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Longines Conquest Chronograph 42

Longines facelifted the Conquest Chronograph last year, giving it more vintage flavour while retaining the sporty style of its predecessor and also the slightly-too-big case. The new look is reminiscent of a more famous sports chronograph, but compared to its predecessor, the new Conquest is more coherent.

At a distance, the Conquest Chronograph bears a striking resemblance to the modern Rolex Daytona, which is unsurprising given the commercial success of the Cosmograph (hence Zenith’s Chronomaster Sport as well). But in the hand it is clearly a larger, chunkier watch than its famous rival, and upon closer inspection, the dial design is also distinct with several interesting details.

The previous Conquest tried to be different and ended up being too much. That design was characterised by an oversized “12” that was recognisable but not sophisticated.

Although the resemblance to the modern Daytona is apparent at a distance, the dial gets more interesting up close (and also gives off some Paul Newman vibes). The new Conquest has a cleaner dial design with a slightly retro style thanks to a sector-like chapter ring. It does without a date, something purists will approve of.

Although all four dial colours share the same design, two stand out. The champagne dial is a unique colour for a sports chronograph in this price segment, while the silver dial has just the right amount of red accents, with the red-outlined luminous squares being particularly interesting as a design element.

The facelift didn’t shrink the Conquest by much and it’s still a large watch measuring 42 mm by 14.3 mm. It’s big and feels so, particularly with the wide and long lugs.

The size feels like a lost opportunity since a smaller case is technically feasible. The Longines Record Heritage Chronograph uses the same movement and is 40 mm wide and under 14 mm high.

The Conquest Chronograph is priced at a competitive US$3,750, wisely staying about 25% less expensive than the higher-spec Tudor Black Bay Chrono. The movement inside the Conquest Chronograph is modular, which is not a sophisticated approach to the chronograph, but forgivable considering the price.

And in terms of the base movement, this has slight edge against the competition. Like most watches in its price segment, the Conquest Chronograph is equipped with an ETA (or Sellita) movement, but Longines (like its sister brands in the Swatch Group) receives upgraded ETA movements. So the ETA 2892-based calibre in the Conquest has a 59-hour power reserve, instead of 42 hours for the stock movement, amongst other upgrades.

Available in four colours to start, the Conquest Chronograph gets the dial basics right. The balance and proportions of the dial elements are good, while the textures and surface finishing add to the visual interest.

The hour indices sit on a contrast-colour chapter ring, giving it something of a “sector” dial look. The chapter ring is not just in a different colour, but also finished with fine concentric graining, making it appear slightly recessed. Another interesting detail are the tiny luminous squares at the tip of each hour marker are an unusual detail that is vintage inspired but fresh.

All of the details are obvious on the black, silver, and champagne dials, but less on the blue dial, which is the only dial in a single colour, albeit in different shades of blue. The case is a no-fuss affair that’s entirely brushed steel. With crown guards and pump-style pushers, the resemblance to the Daytona is also apparent here.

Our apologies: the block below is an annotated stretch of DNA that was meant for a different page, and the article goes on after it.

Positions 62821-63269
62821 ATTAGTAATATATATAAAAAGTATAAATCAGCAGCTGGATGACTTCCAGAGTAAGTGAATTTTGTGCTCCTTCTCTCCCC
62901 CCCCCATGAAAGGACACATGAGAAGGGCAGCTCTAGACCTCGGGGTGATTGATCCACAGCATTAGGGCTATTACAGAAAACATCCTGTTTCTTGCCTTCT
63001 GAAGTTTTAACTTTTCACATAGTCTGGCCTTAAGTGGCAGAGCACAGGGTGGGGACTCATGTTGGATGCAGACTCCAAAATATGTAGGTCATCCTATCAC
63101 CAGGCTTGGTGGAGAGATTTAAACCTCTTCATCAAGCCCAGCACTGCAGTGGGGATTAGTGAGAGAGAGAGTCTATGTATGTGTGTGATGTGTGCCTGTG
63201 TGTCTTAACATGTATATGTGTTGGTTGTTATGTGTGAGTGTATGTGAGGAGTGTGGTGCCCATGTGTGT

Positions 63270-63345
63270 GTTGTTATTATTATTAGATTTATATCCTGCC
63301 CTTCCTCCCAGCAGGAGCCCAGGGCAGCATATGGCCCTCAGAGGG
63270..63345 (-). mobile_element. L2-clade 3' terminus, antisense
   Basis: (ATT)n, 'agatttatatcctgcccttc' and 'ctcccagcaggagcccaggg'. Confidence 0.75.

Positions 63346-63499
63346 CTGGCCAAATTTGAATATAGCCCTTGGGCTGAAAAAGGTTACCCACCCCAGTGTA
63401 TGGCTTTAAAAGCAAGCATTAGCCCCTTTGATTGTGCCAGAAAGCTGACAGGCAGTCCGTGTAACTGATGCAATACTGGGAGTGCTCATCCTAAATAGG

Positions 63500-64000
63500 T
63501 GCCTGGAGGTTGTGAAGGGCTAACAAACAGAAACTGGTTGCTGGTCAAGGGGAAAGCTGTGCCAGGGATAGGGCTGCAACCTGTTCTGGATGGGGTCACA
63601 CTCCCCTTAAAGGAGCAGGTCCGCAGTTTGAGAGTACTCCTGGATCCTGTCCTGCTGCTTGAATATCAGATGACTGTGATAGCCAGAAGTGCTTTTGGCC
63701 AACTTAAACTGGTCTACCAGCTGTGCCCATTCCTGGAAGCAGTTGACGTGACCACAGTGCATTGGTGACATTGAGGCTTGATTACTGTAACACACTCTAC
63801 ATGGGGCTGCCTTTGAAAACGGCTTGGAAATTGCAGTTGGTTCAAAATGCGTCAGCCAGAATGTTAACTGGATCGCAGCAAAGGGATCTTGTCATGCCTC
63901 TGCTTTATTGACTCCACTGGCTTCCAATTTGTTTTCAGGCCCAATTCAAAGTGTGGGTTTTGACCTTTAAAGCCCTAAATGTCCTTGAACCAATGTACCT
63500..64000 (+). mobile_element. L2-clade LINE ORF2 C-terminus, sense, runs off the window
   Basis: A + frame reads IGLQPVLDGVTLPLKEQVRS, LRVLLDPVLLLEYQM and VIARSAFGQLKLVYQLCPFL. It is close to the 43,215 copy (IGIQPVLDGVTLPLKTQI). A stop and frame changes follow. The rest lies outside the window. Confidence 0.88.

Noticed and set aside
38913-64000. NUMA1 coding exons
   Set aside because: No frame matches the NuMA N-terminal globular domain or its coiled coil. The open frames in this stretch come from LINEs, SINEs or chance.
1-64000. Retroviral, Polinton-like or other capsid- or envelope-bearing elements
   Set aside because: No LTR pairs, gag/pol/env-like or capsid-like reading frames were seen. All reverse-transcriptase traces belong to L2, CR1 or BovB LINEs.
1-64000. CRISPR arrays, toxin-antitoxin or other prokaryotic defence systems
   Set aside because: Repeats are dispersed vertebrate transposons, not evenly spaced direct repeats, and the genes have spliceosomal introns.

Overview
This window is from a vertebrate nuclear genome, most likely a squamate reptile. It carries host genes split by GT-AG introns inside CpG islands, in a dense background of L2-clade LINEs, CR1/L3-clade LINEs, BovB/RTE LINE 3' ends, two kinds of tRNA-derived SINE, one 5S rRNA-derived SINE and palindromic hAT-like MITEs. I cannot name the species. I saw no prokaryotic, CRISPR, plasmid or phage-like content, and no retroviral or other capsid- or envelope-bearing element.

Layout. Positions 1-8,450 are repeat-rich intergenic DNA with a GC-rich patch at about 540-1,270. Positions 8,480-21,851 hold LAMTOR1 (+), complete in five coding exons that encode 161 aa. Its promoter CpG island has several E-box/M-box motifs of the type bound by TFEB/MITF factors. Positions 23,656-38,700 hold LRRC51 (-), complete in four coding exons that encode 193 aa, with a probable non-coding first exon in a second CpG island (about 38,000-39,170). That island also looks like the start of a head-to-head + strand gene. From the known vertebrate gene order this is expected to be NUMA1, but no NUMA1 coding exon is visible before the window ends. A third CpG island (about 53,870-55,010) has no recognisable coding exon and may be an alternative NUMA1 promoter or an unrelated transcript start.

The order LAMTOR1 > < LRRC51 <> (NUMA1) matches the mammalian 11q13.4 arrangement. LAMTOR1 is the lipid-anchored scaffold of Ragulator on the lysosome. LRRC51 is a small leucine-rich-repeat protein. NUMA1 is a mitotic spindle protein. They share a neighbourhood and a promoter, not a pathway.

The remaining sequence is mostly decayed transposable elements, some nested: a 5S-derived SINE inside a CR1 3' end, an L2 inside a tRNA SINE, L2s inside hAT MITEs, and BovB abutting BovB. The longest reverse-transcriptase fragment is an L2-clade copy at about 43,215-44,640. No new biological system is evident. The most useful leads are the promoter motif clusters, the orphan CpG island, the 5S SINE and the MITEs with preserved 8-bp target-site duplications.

But the design and finishing is appropriate for an affordable sports chronograph. It is, however, a bit too big at42 mm in diameter and 14.3 mm high. The case feels chunky on and off the wrist, something made even more apparent with the widely-spaced lugs that are themselves broad. The movement that’s visible through the back further emphasises the size of the case. It’s the L898.5, which is an upgraded ETA 2892 with an ETA chronograph module on the top. Being one of the highest-spec derivatives of the ETA 2892, the L898.5 includes a silicon hairspring, 59-hour power reserve, and COSC-certification.

The fact that the movement is module is something of a drawback, though not a major one given the accessible pricing. A Valjoux 7750-derived calibre would have been a more proper technical solution since it’s integrated, but it would have likely resulted in an even thicker watch. The height and movement trade-off is therefore acceptable. The L898.5 is dressed up for the exhibition back with striping on the rotor and perlage on the bridges. Needles to say, the decoration is industrial, but it is attractive and justifies the open back.

The Conquest Chronograph was clearly conceived to be a sports watch with larger-than-usual dimensions and an aesthetic that brings to mind a more famous sports watch. It succeeds on all counts, while remaining affordable.

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Longines Mini Dolcevita 21.5

Today, a few rectangular watches seem to get all the attention. It’s fair enough, especially when the Cartier Tank and Jaeger-LeCoultre Reverso are legitimate icons. But before the circular shape gained a chokehold on the modern wristwatch thanks to soldiers during the World Wars, rectangles were popular ’round the world. Ask old dealers, and they’ll even tell you that way back in the ’80s, rectangular watches from Patek Philippe, Hamilton, Longines, and others were the hot thing for collectors to have. Enthusiasts would buy ’em buy the bushel, a different shape for every day of the week. Art Deco and elegant, they evoked glamour and old Hollywood. But soon enough came the Rolex Bubbleback trend, then sports Rolex, and the rising tyranny of the round case. Longines began making rectangular watches in the 1910s. By the 1920s, it had dozens of different case and dial designs. A favorite of mine is the Longines “Zulu Time,” a small rectangular Longines Mini Dolcevita 21.5 watch with a second hour hand to track another time zone. Just a few have appeared recently, but Longines says it serves as inspiration for its modern (and round) Zulu Time collection. Since 1997, the Dolce Vita has been the singular collection carrying the mantle for rectangular watches at Longines. Longines has introduced various watches to the Dolce Vita collection, often with additional Art Deco design queues: sector dials, Roman numerals, or ornate hands.